Is there a better way to remove a poison oak plant than with a chainsaw?

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This weekend, I needed to remove a poison oak plant along my property but the plant was too big and too much on a hill for spraying; so I cut it with an 18" chainsaw and packed it up for proper disposal.
After just two hours, I was covered in the poison oak oil (my clothes came out of the wash all streaked black as if the kids had taken a black marker to them) - but I had to stop as the two recyling bins were jam packed to the brim.
Since I still have a few more poison oak plants to remove, I'm wondering if you outdoor experts have a better way than what I'm doing for removal of a poison oak plant from your property? (The last picture is of me washing up!)
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I didn't measure it, but this one plant is about 20 feet long (or so), by about 20 feet deep down a hill - but I only removed about 5 feet along the curb as I ran out of room in the bins.
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In California wilds, goats that preferentially ATE poison oak were used to 'maintain' the landscape. Goats were happy. People were happy. Now THAT is recycling!
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Brilliant idea, just stay away from the poison oak goat turds?
Christopher A. Young Learn more about Jesus www.lds.org .
In California wilds, goats that preferentially ATE poison oak were used to 'maintain' the landscape. Goats were happy. People were happy. Now THAT is recycling!
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On Tue, 08 Jan 2013 05:58:45 -0800, Robert Macy wrote:

Friends down the street actually have goats, and they concur. The key problem for them to lend me the goats is that the land isn't fenced in.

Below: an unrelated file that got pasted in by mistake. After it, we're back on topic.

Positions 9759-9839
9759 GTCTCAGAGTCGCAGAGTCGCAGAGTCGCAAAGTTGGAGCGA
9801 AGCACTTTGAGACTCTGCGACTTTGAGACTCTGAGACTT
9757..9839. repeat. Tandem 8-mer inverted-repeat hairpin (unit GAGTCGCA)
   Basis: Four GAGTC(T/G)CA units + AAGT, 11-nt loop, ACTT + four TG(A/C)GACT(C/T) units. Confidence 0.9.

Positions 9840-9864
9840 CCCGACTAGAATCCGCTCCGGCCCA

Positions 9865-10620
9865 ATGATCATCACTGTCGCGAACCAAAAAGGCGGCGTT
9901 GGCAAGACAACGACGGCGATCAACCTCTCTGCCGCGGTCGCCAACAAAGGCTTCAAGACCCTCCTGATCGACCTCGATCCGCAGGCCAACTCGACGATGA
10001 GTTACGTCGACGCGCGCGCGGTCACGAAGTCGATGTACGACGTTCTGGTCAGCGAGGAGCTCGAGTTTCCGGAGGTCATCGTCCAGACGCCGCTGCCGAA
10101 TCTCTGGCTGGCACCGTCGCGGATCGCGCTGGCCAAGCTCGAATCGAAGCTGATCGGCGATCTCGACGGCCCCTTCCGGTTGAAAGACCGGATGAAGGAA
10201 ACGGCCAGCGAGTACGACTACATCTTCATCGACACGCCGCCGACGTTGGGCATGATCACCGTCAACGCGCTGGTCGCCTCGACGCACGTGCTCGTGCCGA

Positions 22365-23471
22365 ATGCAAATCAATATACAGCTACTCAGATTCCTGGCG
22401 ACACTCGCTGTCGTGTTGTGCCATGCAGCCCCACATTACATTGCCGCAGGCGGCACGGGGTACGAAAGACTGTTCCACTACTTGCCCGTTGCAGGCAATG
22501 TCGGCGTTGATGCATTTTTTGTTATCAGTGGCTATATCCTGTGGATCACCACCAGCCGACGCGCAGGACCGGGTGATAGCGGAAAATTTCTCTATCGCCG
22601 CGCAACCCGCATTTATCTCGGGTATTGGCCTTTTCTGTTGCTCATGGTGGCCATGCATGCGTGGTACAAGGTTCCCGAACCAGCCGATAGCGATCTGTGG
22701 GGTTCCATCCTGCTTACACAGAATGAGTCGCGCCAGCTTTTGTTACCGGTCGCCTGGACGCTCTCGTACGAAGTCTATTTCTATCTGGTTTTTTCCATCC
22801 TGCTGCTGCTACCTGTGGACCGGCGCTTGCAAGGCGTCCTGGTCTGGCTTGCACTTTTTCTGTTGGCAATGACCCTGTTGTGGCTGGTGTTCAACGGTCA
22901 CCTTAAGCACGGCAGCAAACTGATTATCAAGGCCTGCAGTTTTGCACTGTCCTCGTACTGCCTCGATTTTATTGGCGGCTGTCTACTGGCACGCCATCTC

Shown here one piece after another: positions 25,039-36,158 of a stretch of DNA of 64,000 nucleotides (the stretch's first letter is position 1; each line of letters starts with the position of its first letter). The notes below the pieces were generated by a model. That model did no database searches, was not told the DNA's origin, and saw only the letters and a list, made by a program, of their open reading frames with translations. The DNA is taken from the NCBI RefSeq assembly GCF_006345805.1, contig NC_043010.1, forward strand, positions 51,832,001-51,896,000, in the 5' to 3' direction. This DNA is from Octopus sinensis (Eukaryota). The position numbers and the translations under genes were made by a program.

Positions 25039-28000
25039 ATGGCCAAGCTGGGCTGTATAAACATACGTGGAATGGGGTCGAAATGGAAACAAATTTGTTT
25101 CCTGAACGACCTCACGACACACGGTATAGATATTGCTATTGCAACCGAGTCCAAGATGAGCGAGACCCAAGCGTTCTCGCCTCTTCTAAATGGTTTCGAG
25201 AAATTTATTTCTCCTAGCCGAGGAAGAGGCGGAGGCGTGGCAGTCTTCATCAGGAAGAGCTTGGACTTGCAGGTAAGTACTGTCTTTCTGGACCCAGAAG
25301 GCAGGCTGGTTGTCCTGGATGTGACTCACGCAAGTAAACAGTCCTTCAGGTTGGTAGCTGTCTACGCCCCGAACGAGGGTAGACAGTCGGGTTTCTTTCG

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Can the goats be tethered on aircraft cable lines? So the goats don't chew themselves free?
Christopher A. Young Learn more about Jesus www.lds.org .
On Tue, 08 Jan 2013 05:58:45 -0800, Robert Macy wrote:

Friends down the street actually have goats, and they concur. The key problem for them to lend me the goats is that the land isn't fenced in.
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On Tue, 08 Jan 2013 15:23:14 -0500, Stormin Mormon wrote:

That's an interesting and clever idea!
But, at this point, I'm not goating there!
:)
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I agree, wouldn't want to horn in...
--
There is always an easy solution to every human problem -- neat,
plausible, and wrong." (H L Mencken)
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I'd bite, but chewed not like what I had to say. It would be baaaad.
We have a problem in the USA, when we have goat naught better to do but oak around on usenet.
Christopher A. Young Learn more about Jesus www.lds.org .

I agree, wouldn't want to horn in...
--
There is always an easy solution to every human problem -- neat,
plausible, and wrong." (H L Mencken)
  Click to see the full signature.
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wrote:

Butt it's still a good idea.
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Hey, let me know if you need a top poster to goat (goad) you on. Ha, ha!
As to applying salt. I think the choices include to dissolve in water and spray, or to sprinkle it on the ground. Poultices are too much work, and it's not alcohol soluoble enough to make tinctures. I'd think sprinkling on the ground at the base of the plants. With the size of your infestation, you may need a snow thrower to distribute the salt pellets. We can safely rule out IM or IV inejctions.
Christopher A. Young Learn more about Jesus www.lds.org .
On Tue, 08 Jan 2013 15:23:14 -0500, Stormin Mormon wrote:

That's an interesting and clever idea!
But, at this point, I'm not goating there!
:)
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tethered?
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At the same moment, we had the same idea to teher. (sorry, not funny.)
We'd come up with an idea. One, or t'ether.